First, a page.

A Time To Remember: Bill Merkel
Serr, Bonnie. "A Time To Remember: Bill Merkel." Northwest Blade, 6 October 2011.
William A. (Bill) Merkel Jr. is a wealth of information and a delight to visit. We started the interview talking about his grandparents and parents. Bill’s maternal grandfather, Wilhelm Joachim, after settling in South Dakota, would have gone back to Russia. However, his wife said they were going to stay in this land of milk and honey. He ended up losing his eyesight when he was dynamiting rocks to clear fields. Bill’s paternal grandfather, Adam Merkel, would walk to Ipswich in mid-winter to buy flour to feed his family. His first wife died in a fatal farm accident. Soon after the death of his first wife, he wrote to a woman in South Russia that moved here to become his second wife. I was shown an intricately woven rye straw basket that was made by Grandpa Merkel.
As a young girl, Bill’s mother, Magdalena herded the cattle, rain or shine, because there were not any fences. Her father bought her material to sew a wedding dress. It was a black skirt and blouse. William Sr. and Magdalena (Joachim) married on April 6, 1913. They loaded their belongings into a box car for travel by rail to their new home in White River, SD. The young couple lived in one end of the box car and the animals occupied the other part. Interestingly, Bill’s mother recalled how the horses tended to drift northeast while grazing, seemingly yearning for their former home. The Bible was the only book they owned. In a couple of years, the couple decided to move back to the Greenway area. When the horses got closer to home, they started to pull better and whinny. They knew they were going home!
His father read daily from the Bible after breakfast. The entire family pulled their chairs back from the table, kneeled and prayed together. To this day, Bill and Estella read devotionals at their breakfast table. Bill’s father conducted many services at their country church. The young boys sat in the first pews and their conduct was monitored. When they became older, they sat in the back of the church. Some traditions are hard to beat. Bill recalls everyone sat in the same spot in church just like we do today. Sunday was reserved for rest and worship. He enjoyed playing softball in the afternoons with his neighbors. The bases were sacks filled with dirt. Bill’s team was named the Coop Shoppers and they played against the Odessa Giants. One Fourth of July at Greenway, he remembers winning 20 cents in a foot race.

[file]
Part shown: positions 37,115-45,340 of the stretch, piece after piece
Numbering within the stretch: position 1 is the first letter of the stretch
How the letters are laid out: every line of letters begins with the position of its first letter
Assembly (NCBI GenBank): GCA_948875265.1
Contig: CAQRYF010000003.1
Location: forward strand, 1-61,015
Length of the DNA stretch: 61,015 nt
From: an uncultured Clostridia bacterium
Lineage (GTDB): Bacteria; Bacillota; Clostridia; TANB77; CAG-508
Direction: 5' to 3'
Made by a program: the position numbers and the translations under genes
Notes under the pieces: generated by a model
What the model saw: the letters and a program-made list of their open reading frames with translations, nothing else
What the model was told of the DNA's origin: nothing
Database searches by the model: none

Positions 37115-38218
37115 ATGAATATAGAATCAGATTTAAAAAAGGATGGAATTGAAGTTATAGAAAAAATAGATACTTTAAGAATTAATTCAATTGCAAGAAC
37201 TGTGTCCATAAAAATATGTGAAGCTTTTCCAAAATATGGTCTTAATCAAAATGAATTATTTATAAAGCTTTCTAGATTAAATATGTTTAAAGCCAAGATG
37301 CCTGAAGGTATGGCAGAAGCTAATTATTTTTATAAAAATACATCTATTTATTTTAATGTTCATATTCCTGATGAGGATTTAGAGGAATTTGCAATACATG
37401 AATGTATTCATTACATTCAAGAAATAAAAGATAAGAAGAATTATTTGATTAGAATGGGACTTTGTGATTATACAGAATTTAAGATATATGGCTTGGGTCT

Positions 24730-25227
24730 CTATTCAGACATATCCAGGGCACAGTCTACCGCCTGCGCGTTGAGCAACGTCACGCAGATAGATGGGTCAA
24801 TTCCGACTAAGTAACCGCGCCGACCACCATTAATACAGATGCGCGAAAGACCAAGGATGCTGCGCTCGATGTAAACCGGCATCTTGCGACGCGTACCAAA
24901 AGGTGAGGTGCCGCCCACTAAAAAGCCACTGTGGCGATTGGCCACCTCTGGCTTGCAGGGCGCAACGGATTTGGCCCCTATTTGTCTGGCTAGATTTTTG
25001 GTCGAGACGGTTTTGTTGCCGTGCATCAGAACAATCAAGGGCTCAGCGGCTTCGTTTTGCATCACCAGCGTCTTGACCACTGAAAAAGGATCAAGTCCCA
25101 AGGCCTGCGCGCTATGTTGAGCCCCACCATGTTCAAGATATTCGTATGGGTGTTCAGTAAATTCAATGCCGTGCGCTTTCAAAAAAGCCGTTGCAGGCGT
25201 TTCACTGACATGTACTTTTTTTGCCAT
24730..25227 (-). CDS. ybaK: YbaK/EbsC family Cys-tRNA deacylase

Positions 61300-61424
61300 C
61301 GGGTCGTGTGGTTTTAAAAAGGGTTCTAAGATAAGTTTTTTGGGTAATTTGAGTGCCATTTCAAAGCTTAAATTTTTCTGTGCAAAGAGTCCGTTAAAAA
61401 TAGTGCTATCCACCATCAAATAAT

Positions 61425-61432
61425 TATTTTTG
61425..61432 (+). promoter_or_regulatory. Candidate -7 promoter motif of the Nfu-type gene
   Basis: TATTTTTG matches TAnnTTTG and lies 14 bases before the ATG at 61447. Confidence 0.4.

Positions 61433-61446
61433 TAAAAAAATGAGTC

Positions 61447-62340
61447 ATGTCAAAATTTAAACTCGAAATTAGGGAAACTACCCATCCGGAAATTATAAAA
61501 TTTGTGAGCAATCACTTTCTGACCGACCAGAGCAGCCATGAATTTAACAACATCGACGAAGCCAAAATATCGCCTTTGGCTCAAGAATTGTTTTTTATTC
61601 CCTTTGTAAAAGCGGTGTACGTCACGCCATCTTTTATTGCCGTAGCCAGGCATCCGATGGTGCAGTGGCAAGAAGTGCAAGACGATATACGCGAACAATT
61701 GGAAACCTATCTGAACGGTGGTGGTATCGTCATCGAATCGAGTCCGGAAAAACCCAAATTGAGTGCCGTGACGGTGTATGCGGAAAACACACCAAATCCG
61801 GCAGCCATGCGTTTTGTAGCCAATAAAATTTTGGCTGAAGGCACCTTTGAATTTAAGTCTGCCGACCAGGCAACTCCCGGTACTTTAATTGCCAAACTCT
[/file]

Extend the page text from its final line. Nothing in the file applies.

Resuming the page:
In 1934, the drought was so extreme that there was not any grass. Dust storms roared across the prairie, and the dirt blew against the fence lines. The government paid a farmer 3.00 per head for their cattle. They were shot and thrown into pre-dug ditches.
1936 was the year of the grasshoppers. The government issued sawdust laced with strychnine to help control the infestation. His family was able to save 30 acres of wheat. While they had left the farm for a short time, the horses broke into the shed with the sawdust. Two horses died, but they felt fortunate that they didn’t lose all of them.
In May of 1945, Bill was drafted. His group of 41 men was the last draftees that left from McPherson County for World War II. Crossing the ocean, many men suffered from sea sickness. There would be a basket of lemons on the ship that the soldiers could eat to help ease the queasiness. He will never forget the devastation he witnessed at Frankfurt, Germany, after the war.
The major change he has witnessed in agriculture is the transition from horses, to a hand plow, to a tractor. A one-bottom riding plow was pulled with three horses and a two-bottom with five. He owned a 1020 McCormick tractor with steel wheels. The plow had a hitch release. When a farmer hit a rock, it would release, and you would have to get off and rehitch. This was a very frequent occurrence. His first car was a used 1940 green Dodge. His first diesel tractor was purchased in 1959. #2 tractor fuel cost 14 cents a gallon.
Crop production has increased immensely to date. Bill is amazed at the no till/no plow philosophy practiced today. It has put an end to land erosion. He marvels at the fact that a farmer can spray for weeds but not kill the plant.
Bill and his wife Estella’s focal point in their lives is a strong Christian faith. Their lives are a testimony to hard work and a well grounded faith. Bill and Estella practice their faith and genuine love of the Lord-extending kind hospitality to all.
Story courtesy of the Northwest Blade, Eureka, SD.
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